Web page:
Optimization of Naval propulsion machinery
Hayman, Douglass F.
Otto, Harold H.
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The optimum naval propulsion plant is considered to be the one with the least total weight of machinery plus fuel. Perturbations of a modern destroyer propulsion cycle, with standard equipment components, are considered. Boiler pressure, condenser pressure , low pressure turbine exhaust annulus area, condenser surface, and leaving loss are considered variable. Equations are derived which express the variations in weight of important components. Availability balance methods are .applied in order to relate component efficiencies to fuel weight. Theoretical and numerical proof is given that leaving loss can be optimized on the basis of minimum turbine and condenser weight, independent of the rest of the cycle. This reduces the computations necessary in "brute force" analysis by an order of magnitude . As an example of the method, an availability balance is made for DLG-6 at cruising condition. Using 1050 F steam, boiler pressures from 800 psia to 1600 psia, and a broad range of condenser-L.P. turbine combinations, best parameters are found for ranges of 3*000, 5 $000, 7^000, and 10,000 miles „ Optimum condenser pressure is found to be fairly constant at 1.35" Hg. Abs., for the cruising condition and 75 F cooling water. The example studied indicates that standardization of naval propulsion plants at 1200 psia is on the high side of the optimum.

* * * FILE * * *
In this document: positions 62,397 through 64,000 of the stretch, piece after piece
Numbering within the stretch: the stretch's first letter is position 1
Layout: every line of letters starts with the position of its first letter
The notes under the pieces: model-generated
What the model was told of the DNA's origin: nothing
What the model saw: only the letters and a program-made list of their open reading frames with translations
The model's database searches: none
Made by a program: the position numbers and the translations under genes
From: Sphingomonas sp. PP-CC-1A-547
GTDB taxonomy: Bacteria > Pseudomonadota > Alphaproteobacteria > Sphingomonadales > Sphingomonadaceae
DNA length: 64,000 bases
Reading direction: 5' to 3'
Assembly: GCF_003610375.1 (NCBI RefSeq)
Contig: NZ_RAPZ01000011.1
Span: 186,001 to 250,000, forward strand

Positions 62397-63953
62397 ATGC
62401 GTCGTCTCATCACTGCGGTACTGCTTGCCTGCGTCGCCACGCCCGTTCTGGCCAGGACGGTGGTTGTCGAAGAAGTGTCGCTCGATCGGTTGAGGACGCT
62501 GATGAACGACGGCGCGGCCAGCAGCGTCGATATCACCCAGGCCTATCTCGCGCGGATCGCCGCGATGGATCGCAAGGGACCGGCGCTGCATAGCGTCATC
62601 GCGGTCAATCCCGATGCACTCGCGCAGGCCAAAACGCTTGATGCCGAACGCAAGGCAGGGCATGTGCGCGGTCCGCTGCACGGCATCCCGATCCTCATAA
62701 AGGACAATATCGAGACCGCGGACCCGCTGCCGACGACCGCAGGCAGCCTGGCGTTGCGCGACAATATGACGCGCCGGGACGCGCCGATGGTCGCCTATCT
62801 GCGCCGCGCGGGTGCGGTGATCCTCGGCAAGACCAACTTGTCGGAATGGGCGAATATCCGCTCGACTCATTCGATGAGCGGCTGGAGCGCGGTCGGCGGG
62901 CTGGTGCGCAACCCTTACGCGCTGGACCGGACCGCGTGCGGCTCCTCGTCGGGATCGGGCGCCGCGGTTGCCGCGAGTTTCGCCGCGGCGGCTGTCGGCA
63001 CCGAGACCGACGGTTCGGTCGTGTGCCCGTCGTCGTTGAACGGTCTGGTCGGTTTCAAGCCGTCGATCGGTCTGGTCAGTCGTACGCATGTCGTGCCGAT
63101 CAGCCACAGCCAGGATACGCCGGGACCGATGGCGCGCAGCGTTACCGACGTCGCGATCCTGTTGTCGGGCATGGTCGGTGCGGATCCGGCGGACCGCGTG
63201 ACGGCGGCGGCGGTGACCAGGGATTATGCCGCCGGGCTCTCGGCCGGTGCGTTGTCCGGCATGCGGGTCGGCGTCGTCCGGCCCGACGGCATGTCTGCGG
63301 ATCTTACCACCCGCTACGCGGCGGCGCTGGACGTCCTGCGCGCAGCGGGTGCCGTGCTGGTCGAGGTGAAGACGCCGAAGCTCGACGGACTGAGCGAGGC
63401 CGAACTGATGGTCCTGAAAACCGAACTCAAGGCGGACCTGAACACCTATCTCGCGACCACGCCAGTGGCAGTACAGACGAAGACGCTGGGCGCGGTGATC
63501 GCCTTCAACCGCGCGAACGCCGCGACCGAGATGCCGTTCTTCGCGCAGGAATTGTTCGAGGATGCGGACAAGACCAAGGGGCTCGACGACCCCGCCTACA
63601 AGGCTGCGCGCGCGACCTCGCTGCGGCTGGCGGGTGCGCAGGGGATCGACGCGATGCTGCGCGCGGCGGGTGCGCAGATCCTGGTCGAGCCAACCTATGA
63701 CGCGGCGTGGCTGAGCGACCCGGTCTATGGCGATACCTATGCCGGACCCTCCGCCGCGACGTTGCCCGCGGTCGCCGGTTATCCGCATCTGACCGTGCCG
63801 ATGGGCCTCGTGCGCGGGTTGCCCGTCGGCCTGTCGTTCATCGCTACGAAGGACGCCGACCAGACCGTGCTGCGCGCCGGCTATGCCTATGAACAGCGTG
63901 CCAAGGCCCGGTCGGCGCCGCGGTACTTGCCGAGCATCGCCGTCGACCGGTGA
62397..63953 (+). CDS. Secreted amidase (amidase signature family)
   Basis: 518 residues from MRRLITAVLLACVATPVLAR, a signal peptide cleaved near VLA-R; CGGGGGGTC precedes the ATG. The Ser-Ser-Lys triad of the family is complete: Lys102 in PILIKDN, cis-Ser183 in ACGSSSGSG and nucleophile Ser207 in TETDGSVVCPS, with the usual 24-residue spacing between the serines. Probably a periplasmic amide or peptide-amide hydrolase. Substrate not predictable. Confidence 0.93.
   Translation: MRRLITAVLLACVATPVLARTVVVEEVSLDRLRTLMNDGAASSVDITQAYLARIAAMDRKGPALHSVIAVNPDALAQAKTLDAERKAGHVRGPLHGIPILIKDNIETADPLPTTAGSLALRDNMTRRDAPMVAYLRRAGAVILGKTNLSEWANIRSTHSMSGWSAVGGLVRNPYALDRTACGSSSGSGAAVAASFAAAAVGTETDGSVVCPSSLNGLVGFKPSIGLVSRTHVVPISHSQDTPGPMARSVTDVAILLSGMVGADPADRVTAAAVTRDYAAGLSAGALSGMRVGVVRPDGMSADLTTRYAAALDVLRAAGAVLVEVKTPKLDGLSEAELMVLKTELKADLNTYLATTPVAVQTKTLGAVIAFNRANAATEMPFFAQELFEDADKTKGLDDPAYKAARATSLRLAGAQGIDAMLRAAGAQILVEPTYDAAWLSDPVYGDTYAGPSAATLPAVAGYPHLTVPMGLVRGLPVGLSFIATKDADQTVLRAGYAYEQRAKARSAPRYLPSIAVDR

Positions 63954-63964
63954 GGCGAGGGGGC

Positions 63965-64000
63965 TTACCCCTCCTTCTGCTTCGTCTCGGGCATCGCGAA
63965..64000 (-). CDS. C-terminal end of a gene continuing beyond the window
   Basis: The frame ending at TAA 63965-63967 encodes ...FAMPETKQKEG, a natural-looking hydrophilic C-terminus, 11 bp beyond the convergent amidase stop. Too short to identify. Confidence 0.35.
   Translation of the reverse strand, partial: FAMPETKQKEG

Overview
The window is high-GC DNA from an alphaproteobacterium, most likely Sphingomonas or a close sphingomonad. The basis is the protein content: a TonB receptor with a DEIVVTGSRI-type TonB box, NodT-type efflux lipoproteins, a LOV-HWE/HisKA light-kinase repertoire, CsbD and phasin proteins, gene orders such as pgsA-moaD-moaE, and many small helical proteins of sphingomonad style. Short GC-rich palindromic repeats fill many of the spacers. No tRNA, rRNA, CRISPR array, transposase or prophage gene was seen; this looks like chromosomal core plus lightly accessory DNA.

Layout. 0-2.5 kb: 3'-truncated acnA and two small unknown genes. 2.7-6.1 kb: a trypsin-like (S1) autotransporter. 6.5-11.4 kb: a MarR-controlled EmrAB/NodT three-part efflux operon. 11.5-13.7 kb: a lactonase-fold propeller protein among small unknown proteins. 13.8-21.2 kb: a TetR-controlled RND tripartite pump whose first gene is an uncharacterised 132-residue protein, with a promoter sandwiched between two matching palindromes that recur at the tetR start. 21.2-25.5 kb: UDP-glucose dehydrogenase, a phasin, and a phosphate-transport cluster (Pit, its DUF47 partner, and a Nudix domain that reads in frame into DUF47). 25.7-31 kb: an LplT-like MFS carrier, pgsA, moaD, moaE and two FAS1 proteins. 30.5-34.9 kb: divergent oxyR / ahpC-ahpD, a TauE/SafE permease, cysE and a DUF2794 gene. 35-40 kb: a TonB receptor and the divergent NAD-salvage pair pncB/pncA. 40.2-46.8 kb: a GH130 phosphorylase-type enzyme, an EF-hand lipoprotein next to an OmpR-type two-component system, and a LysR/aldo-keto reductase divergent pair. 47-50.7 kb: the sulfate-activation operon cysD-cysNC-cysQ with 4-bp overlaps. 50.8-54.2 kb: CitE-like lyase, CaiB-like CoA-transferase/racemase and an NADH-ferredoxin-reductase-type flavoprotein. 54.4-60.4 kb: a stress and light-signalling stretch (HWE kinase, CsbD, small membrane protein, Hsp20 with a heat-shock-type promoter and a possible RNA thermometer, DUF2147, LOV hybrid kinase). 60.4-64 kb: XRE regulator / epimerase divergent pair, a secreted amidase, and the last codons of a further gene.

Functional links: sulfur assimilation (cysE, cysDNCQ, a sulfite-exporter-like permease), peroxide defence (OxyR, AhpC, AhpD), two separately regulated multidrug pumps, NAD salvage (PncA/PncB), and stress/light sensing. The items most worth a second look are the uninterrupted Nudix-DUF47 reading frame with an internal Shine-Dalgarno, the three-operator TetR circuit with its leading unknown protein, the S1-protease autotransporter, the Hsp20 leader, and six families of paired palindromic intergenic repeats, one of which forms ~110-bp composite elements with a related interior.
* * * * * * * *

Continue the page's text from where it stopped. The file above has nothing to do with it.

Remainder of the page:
This thesis document was issued under the authority of another institution, not NPS. At the time it was written, a copy was added to the NPS Library Collection for reasons not now known. It has been included in the digital archive for its historical value to NPS. Not believed to be a CIVINS (Civilian Institutions) title.
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